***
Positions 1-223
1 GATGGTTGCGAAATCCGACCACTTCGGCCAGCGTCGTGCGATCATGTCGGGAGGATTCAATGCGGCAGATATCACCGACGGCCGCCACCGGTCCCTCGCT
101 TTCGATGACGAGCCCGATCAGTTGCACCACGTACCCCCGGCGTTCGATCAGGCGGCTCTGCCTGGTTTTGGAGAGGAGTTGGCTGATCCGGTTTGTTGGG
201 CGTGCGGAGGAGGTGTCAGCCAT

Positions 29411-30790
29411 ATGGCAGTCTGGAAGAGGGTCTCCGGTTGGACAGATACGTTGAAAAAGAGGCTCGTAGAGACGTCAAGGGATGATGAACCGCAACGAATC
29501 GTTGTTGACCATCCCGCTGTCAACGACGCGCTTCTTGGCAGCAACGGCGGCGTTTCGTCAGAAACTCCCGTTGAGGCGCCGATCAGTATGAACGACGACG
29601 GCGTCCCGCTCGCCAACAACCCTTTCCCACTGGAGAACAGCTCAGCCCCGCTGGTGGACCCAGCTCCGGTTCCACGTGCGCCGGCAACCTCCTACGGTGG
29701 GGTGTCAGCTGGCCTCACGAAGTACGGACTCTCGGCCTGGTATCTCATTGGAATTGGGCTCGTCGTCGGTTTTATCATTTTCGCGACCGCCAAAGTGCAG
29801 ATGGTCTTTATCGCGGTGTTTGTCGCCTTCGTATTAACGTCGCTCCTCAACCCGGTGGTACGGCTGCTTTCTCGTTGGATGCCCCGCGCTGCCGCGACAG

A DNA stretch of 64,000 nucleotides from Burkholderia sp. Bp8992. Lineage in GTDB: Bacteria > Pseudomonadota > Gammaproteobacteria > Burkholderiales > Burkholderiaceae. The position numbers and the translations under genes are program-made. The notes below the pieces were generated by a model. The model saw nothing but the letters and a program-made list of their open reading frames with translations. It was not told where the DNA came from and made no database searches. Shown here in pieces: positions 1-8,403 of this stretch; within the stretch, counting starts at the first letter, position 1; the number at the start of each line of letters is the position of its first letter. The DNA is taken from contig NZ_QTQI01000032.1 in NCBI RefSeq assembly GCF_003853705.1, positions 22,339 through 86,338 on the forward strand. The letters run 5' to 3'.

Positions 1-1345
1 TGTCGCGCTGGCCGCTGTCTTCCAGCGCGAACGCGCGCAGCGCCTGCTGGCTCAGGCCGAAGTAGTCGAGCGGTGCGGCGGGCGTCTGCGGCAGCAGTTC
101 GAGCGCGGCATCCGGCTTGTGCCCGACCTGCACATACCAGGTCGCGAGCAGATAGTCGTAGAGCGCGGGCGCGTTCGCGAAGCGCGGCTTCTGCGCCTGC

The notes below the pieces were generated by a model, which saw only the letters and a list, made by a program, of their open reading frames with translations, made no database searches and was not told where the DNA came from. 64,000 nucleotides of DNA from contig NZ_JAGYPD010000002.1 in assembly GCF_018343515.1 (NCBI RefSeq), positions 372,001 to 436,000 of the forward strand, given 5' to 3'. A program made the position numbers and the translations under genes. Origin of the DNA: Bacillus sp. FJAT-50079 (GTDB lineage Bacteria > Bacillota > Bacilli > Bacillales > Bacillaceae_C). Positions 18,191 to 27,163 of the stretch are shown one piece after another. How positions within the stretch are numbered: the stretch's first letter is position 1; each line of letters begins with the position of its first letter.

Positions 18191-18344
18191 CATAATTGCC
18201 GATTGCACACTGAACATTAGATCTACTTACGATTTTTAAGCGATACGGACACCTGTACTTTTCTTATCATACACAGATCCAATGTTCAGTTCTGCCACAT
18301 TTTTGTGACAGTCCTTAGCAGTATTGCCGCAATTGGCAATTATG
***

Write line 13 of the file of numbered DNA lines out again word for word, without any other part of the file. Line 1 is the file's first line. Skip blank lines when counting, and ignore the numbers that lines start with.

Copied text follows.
1 TGTCGCGCTGGCCGCTGTCTTCCAGCGCGAACGCGCGCAGCGCCTGCTGGCTCAGGCCGAAGTAGTCGAGCGGTGCGGCGGGCGTCTGCGGCAGCAGTTC